There are actually three good lessons for us to find here. First, Esther had been placed in a position to do something on behalf of God’s chosen, and she took a great deal of personal risk to do it. Not only did she walk uninvited into the throne room, which bore the death penalty unless the king extended his scepter; but she also revealed her identity as one of the condemned Jews, confronted Haman, then worked with her uncle to find a way to give her people a chance in the impending slaughter. Do you take any risks for God’s kingdom? Do you ever step out of your comfort zone to do something boldly for Christ? You may not have to face a volatile king and his wily adviser, but you might have to risk upsetting someone or facing the unknown. God won’t let you do this alone, but the initiative to do it is yours. He won’t force your hand.
Secondly, consider David’s response to Shimei. If the soldiers had gotten their wish, Shimei would’ve died that day, and there would’ve been no Mordecai to raise Esther or get word to her of the impending death sentence. David showed mercy, which is “not giving people what they deserve.” God shows us mercy, too. Are you merciful toward others, or do your thoughts go to making sure a well-deserving adversary gets his comeuppance? Instead, we should be kind to our enemies, and thereby dump burning coals on their heads8.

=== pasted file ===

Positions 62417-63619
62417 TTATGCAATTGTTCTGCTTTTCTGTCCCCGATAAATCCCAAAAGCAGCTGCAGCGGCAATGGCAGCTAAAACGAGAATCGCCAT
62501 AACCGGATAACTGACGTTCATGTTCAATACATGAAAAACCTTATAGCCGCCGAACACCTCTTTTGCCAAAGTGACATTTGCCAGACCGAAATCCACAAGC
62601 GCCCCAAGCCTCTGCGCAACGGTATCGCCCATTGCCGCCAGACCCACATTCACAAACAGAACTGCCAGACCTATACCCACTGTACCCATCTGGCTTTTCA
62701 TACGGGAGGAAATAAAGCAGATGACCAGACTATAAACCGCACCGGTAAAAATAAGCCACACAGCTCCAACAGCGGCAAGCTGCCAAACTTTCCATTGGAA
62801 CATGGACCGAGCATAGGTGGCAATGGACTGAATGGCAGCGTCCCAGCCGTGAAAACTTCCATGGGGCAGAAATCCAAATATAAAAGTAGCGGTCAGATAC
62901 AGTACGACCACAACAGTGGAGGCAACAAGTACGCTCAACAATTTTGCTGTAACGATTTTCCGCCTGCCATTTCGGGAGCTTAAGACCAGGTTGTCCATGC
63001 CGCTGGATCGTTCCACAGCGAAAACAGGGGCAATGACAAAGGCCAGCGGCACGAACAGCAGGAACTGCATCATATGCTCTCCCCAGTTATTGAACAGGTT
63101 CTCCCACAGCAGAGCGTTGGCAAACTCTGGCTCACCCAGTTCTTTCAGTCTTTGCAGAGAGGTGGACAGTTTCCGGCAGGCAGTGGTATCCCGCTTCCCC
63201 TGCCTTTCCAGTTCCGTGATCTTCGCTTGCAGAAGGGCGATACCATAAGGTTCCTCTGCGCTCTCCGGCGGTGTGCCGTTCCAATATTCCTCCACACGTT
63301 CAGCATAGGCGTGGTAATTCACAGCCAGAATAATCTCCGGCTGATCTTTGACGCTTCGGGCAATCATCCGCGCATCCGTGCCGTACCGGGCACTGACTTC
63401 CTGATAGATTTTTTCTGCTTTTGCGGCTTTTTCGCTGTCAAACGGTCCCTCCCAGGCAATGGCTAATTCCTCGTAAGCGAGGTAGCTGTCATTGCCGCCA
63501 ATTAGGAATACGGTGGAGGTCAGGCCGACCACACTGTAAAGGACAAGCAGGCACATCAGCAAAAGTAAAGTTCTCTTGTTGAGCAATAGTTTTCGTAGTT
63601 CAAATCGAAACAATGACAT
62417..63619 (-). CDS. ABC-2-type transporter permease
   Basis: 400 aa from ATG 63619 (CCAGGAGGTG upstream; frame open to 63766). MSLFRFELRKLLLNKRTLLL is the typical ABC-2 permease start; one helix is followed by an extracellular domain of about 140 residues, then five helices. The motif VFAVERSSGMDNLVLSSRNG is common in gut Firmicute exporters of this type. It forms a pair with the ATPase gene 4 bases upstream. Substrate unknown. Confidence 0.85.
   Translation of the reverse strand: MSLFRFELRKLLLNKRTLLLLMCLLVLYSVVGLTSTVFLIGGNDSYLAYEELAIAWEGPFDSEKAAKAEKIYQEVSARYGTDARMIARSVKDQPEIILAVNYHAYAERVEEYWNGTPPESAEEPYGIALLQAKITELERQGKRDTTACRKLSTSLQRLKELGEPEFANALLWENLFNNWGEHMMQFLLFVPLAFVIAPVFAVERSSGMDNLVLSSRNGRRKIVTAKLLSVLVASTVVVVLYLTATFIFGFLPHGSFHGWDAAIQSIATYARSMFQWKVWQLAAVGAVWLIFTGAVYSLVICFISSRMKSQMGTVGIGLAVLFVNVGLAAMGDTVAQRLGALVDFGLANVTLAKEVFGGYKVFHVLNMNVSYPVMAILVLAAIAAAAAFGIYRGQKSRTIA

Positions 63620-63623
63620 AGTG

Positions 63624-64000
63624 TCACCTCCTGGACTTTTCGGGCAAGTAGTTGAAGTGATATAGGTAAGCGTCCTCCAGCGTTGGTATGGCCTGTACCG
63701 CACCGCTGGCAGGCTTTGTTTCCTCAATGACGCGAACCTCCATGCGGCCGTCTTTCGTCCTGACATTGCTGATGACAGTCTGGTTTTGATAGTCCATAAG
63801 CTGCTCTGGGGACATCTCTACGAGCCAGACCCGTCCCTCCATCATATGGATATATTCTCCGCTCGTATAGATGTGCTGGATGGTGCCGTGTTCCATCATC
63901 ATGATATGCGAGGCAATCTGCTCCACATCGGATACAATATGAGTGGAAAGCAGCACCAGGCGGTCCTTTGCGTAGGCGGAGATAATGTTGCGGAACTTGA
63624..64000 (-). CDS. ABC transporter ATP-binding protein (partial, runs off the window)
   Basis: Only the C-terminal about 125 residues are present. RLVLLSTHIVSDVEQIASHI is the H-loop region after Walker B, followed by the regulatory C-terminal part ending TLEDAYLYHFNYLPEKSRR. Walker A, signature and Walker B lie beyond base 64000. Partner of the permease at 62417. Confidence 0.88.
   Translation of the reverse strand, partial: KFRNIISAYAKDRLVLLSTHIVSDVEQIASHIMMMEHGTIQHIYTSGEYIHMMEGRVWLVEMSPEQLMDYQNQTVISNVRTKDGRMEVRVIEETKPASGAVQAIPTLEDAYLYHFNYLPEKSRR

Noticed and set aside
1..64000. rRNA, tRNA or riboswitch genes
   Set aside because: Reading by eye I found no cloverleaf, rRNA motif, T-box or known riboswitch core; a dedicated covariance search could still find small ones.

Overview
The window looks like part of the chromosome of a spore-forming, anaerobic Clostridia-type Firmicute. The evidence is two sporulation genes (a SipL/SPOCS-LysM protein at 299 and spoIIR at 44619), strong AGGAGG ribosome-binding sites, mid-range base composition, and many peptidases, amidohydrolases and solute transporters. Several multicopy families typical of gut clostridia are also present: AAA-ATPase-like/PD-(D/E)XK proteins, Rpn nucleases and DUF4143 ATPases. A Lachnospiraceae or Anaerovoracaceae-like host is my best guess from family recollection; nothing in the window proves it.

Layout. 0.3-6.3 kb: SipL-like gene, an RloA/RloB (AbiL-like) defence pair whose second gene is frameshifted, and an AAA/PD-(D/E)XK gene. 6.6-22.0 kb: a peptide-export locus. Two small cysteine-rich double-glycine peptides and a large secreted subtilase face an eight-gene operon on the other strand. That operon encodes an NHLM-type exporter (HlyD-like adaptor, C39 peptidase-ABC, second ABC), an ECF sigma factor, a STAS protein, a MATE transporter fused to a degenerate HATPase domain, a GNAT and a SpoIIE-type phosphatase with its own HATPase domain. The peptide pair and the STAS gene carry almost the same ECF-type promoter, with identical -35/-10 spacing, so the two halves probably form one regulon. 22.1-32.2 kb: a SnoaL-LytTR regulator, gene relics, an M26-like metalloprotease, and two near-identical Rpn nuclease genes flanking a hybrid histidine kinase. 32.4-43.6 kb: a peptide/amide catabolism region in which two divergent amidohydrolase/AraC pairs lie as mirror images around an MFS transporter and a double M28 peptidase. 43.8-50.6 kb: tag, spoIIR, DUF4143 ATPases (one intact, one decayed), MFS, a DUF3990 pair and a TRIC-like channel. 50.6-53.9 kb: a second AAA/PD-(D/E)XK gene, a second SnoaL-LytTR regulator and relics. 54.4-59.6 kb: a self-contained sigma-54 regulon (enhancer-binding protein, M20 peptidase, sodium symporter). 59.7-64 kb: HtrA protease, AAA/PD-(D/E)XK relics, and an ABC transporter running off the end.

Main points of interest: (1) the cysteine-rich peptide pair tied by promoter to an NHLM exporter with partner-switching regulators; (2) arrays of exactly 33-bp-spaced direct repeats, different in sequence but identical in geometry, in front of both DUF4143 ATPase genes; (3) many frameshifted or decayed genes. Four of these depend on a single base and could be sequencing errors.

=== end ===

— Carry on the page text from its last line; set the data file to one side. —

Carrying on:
Finally, Saul’s error could have been very costly. Haman was an Agagite, and Saul had been told to wipe out every single one of them some generations before. He chose not to, Haman’s ancestors survived, and Haman had an opportunity to wipe out God’s chosen. He didn’t succeed, obviously, but as a result of Saul’s disobedience, things were much more difficult for Esther and Mordecai, among others.
Likewise, if we choose not to do God’s will for us, the work still gets done, but there may be hardships and extra burdens for others down the road. James says that God will give you wisdom if you ask for it9. So ask, find out what God wants you to do, and get it done.
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Cindy Koepp is originally from Michigan. She moved to Texas as a child and later received a degree in Wildlife Sciences and teaching certification in Elementary Education from rival universities. Her recently concluded adventures in education involved pursuing a master’s degree in Adult Learning with a specialization in Training and Performance Improvement. Cindy has four published science fiction and fantasy novels, a serial published online, short stories in five anthologies, and a few self-published teacher resource books. When she isn’t reading or writing, Cindy spends time whistling with a crazy African Grey. Cindy is currently an editor with PDMI Publishing and Barking Rain Press as well as an optician at monster-sized retail store.
1 Missler, Chuck. Verse by Verse Commentary on Esther. Koinonia House
2 Esther 2:10; Ibid.
3 Missler, Chuck. Verse by Verse Commentary on Esther. Koinonia House
5 2 Samuel 16:5-13
6 1 Samuel 15
7 Romans 15:4
8 Proverbs 25:21-22
9 James 1:5